When renting...........go back past the last landlord to check references.............remember, if they were bad, the prior landlord wants to get rid of them.........go back past that.

KNOW what the basic 'scams' are for your area........and put a 'legal clause' in the agreement to cover those. IE: one here.........two people (that can pass refer. and credit) rent the place and then move more people in.........I write a 'clause' that anyone staying longer than two weeks can draw a rent increase...........perfectly legal and has saved me a couple times.
 

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also, use a reputable background checking service. do criminal checks also. be very specific in your lease whether it be yrly or mth to mth (which ever you choose)

also keep in mind depending on the type of property (kid friendly or not) that most like to move in the warmer mths and be settled before the school year starts.

have you thought about where to advertise? will you rent to college students?
 

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I've had good and bad renters --

one of my current properties has a good renter, but he's moving out at the end of this month to buy a house. I'm terrified of what might happen to this property.

I agree that the sitting empty can be costly, but it's more costly to put in renter that will destroy your property. (I had one leave in the middle of the night, never to be see again. When I went to check the property, they'd stolen the light fixtures, carpet, windows, doors, cabinets, toliet, sinks, etc. I was basically left with walls, roof and floor - many of which had large holes in them.)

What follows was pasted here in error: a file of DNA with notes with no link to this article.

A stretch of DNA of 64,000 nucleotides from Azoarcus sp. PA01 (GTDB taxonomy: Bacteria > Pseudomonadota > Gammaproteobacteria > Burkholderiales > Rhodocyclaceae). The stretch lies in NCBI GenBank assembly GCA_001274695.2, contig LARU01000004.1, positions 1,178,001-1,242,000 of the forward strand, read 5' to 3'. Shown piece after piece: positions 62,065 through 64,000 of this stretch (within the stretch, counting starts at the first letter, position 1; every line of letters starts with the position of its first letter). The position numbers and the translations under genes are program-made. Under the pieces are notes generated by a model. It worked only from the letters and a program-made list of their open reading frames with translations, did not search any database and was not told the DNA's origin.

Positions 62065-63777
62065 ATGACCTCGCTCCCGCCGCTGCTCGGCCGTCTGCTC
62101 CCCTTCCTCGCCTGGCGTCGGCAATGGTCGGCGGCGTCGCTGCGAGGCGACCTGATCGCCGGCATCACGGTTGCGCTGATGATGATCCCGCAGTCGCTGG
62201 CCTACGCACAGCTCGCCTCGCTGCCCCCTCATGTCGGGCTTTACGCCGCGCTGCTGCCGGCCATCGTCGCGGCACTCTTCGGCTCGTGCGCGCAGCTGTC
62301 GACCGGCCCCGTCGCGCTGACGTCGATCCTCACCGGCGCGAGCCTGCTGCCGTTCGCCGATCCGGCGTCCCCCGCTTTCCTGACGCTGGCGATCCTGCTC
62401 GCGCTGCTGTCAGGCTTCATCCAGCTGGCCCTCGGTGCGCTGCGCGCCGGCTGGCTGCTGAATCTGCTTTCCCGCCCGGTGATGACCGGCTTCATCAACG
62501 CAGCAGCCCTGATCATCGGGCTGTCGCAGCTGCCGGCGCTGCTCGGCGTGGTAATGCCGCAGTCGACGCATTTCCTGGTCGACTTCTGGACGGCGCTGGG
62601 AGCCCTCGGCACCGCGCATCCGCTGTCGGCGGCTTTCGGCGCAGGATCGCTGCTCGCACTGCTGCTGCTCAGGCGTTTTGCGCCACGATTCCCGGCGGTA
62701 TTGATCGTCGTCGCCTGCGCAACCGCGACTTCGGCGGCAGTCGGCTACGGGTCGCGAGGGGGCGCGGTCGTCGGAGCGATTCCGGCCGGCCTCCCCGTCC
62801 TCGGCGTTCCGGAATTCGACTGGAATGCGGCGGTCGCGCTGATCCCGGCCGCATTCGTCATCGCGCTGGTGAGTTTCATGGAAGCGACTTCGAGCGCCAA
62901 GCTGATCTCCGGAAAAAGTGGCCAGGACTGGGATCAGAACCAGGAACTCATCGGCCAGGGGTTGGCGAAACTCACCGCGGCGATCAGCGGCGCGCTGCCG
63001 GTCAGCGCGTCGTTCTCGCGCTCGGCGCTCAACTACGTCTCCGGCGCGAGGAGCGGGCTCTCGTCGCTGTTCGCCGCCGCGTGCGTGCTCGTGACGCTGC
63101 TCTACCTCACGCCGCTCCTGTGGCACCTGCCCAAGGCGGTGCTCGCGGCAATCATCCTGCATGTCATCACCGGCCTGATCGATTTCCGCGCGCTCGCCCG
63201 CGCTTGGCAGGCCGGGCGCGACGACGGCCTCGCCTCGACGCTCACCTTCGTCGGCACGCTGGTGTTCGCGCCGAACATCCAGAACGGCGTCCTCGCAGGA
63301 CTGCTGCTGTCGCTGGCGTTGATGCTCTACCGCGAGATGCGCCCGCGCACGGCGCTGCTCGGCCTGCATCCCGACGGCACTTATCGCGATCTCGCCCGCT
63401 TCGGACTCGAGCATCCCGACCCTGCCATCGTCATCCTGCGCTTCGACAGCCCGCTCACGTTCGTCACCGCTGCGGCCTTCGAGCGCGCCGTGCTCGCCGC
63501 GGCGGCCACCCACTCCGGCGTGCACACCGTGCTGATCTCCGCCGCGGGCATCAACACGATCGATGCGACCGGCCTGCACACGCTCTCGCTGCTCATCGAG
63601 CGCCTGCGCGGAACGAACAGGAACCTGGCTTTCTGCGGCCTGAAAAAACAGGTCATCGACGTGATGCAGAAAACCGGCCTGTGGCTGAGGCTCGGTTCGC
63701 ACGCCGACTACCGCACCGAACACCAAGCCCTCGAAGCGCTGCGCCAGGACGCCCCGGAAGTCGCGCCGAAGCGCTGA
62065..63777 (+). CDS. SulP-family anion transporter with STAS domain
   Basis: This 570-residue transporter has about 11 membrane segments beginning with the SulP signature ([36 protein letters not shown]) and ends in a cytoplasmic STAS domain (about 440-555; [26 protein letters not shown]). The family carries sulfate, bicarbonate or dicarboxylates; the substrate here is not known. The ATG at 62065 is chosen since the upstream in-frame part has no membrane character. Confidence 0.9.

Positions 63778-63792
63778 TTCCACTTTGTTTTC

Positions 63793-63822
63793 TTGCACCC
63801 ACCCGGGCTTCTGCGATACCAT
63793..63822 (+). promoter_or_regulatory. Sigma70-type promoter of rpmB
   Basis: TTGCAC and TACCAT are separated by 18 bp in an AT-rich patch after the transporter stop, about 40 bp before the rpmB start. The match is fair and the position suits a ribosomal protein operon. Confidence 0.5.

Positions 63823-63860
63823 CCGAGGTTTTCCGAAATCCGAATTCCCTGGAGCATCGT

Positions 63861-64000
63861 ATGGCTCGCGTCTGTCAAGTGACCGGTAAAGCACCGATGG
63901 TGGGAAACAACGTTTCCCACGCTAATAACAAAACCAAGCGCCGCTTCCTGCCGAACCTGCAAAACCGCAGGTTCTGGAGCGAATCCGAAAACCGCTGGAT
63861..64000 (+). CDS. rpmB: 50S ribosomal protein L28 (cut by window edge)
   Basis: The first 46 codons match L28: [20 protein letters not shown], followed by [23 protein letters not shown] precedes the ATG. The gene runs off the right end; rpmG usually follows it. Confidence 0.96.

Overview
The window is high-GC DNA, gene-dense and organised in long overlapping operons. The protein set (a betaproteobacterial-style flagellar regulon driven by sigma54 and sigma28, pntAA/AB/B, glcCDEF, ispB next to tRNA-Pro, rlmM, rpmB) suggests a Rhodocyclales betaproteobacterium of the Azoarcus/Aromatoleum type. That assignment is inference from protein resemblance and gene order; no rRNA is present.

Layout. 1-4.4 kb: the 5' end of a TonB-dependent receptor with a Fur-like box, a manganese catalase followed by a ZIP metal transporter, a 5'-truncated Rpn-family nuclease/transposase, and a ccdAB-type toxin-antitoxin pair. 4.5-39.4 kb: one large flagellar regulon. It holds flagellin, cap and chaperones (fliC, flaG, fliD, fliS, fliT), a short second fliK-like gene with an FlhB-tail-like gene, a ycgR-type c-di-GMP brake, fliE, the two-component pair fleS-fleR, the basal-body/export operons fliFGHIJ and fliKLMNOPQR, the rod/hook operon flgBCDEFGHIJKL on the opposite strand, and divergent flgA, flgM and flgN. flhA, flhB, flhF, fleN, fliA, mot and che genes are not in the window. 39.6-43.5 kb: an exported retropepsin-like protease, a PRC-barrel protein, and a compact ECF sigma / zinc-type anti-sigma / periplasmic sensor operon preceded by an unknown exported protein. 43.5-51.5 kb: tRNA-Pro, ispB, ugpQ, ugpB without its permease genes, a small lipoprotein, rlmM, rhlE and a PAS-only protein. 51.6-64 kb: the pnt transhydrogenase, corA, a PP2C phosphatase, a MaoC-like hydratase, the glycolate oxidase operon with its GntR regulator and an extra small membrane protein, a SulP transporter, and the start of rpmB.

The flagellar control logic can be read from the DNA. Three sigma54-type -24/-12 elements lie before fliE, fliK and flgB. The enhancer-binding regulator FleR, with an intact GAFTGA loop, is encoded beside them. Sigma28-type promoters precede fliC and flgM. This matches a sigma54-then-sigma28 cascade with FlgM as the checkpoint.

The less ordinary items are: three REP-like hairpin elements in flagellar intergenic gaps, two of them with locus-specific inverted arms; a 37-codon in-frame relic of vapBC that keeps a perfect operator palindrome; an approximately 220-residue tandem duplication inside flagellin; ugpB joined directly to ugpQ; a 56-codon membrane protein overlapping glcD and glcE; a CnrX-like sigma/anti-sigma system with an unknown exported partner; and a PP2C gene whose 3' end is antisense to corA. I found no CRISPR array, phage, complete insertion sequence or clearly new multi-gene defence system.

I don't rent to make a lot of money - I just want my costs covered and the taxes paid (all my rental property is paid off, so I don't have mortgage costs to figure in to that). I try to rent to people who are having a hard time financially, but are able to at least pay the small rent I charge.

My property is sentimental to me, and waiting to be left to my kids. . . (my parent's farm, dh's and I first house, etc.)

You'll need to figure out WHY you're getting the rental property,what your goals are, etc. Sometimes it takes some deep thinking to figure out exactly what your inner thoughts are on this.
 

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Read.

A LOT.

Go to the book store and pick up about a dozen books on real estate investing and property management.

Do nothing else related to income properties until you've read them.
 
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I like Robert Irwin - but you should seek a Canadian author on the subject too.
 

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What about renting out rooms?

I am looking at returning to graduate school for a PhD. I have been considering buying a house with multiple bedrooms and bathrooms and renting out some of the rooms to cover the mortgage.
 

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I am looking at returning to graduate school for a PhD. I have been considering buying a house with multiple bedrooms and bathrooms and renting out some of the rooms to cover the mortgage.
I wouldn't recommend this.

Unless you intend to stay in that college town for 5 years or more, you'll lose tons on the closing costs.

You could graduate then not find a buyer.

Overall - too much risk - and btw - how will you replace the furnace and water heater when they explode in the middle of winter?